How You Can Help Avert Another Rate Hike Disaster
Just about all catalog merchants in America should have gotten more than their fill of news, comments and opinions on the meaning, impact and consequences of the 2006-2007 postal rate case. If you have no idea what I’m referring to, perhaps you’d be better off finding a new career.
By now, you should’ve learned how to adjust your business marketing practices to accommodate the recent round of horrendous catalog postage increases. If you haven’t, then you’re about to learn some difficult, unforgiving lessons in trying to make a living in a hotly competitive marketplace.
Your focus now must be on the future. Not the future of five to 10 years from today, but the future of what’s likely to happen over the next 12 months.
The Postal Service already has learned a “novel” lesson from this last round of rate increases. The postal chieftains have discovered that the punitive rates assigned to those who mail larger than letter-size (flat) mail pieces has sorely affected flat-mail volume. The volume of flat mail now reportedly is at a level that was last seen immediately after the anthrax crisis.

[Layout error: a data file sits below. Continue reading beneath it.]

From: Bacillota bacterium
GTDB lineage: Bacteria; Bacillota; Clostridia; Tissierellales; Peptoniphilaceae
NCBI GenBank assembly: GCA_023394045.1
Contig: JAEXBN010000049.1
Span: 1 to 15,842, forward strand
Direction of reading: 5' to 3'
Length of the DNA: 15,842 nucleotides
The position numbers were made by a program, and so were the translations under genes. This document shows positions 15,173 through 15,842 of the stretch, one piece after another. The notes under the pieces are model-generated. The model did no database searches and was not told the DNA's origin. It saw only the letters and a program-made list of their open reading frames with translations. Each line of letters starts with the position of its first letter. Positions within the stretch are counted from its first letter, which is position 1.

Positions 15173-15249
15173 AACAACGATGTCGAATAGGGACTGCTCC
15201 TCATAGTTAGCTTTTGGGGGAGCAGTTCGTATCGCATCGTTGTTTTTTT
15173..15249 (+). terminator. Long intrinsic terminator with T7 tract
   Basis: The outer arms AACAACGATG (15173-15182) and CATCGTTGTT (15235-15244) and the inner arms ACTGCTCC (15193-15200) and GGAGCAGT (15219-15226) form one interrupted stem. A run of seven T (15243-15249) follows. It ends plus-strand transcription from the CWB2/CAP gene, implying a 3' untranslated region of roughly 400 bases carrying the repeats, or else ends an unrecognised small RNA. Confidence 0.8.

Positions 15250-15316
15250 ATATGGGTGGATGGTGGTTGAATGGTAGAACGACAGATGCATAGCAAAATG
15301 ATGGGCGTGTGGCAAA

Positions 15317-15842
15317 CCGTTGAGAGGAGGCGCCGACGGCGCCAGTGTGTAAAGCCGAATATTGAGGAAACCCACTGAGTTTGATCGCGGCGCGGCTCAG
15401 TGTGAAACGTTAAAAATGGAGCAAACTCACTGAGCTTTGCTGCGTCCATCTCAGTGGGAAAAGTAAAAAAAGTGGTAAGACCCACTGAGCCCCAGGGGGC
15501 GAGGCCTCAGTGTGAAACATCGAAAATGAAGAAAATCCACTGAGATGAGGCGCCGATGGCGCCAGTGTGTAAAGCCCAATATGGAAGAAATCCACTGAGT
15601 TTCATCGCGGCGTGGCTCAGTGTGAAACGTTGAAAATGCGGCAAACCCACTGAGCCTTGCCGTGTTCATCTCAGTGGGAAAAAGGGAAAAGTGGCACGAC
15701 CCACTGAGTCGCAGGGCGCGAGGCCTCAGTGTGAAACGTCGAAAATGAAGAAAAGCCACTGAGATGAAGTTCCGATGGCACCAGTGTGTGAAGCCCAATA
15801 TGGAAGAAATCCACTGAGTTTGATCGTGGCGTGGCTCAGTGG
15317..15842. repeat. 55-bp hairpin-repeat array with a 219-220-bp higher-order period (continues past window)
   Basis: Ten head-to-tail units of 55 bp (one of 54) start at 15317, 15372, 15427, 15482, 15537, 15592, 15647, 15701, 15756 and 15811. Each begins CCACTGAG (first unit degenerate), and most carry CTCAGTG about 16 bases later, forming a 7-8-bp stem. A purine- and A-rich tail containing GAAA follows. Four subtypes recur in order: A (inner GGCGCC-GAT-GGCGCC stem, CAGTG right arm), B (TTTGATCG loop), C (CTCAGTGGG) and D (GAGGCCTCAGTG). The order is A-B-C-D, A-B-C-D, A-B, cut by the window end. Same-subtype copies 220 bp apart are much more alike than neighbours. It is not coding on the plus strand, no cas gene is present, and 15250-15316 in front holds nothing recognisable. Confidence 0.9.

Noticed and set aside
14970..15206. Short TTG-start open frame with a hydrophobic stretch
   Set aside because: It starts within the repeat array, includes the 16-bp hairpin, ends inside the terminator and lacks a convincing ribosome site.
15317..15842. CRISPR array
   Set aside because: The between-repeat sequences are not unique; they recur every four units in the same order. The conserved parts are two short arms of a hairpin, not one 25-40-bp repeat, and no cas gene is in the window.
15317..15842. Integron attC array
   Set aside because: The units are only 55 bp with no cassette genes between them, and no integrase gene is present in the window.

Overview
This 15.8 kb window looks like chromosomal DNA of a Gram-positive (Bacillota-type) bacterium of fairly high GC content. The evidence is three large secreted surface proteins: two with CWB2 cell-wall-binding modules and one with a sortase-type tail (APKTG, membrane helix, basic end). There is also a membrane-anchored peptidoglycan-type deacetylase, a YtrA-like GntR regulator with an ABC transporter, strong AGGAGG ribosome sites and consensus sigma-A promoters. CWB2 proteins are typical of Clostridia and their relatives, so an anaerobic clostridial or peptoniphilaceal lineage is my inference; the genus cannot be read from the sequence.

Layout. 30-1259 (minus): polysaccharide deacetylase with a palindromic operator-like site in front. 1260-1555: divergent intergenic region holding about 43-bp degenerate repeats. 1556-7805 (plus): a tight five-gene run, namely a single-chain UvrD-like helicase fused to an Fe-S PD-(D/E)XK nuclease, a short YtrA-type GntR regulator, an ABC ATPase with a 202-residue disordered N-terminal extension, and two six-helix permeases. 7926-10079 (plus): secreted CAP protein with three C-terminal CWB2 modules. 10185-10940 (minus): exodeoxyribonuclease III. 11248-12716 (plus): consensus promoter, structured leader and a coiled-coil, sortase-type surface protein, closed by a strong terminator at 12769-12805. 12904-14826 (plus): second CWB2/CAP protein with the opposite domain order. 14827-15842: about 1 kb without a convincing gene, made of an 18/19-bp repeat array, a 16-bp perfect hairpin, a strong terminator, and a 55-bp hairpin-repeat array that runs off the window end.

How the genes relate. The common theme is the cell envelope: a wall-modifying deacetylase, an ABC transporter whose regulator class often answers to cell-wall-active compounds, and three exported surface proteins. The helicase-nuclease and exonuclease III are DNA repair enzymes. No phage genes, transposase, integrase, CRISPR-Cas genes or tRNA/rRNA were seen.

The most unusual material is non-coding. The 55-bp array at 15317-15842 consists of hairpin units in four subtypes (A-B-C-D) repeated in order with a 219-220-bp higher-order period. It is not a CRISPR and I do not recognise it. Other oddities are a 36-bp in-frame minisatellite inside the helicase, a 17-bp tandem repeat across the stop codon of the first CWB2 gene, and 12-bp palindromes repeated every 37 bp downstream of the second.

This shouldn’t surprise anyone. PostCom and others warned the Postal Service that double-digit rate increases would have a deleterious effect, so much so that USPS estimates of flat-mail volumes and revenues should have been considered without merit by the Postal Regulatory Commission (PRC).
So what does lie ahead for catalogers? Plenty.
New Rate-making Schema
First, catalogers should be keenly aware that the PRC is well into the process of seeking public comments on a new, proposed rate-making schema. Some of your fellow catalog marketing colleagues have stepped up to the challenge and have provided the commission with some excellent comments.
In particular, James West, director of marketing development for multititle housewares cataloger Williams-Sonoma, deserves kudos for his excellent testimony at a recent PRC field hearing. West briefed the commission on the changing nature of catalog/multichannel marketing, how marketers make their decisions regarding media alternatives and the key factors that determine the look and feel of a finished, printed product.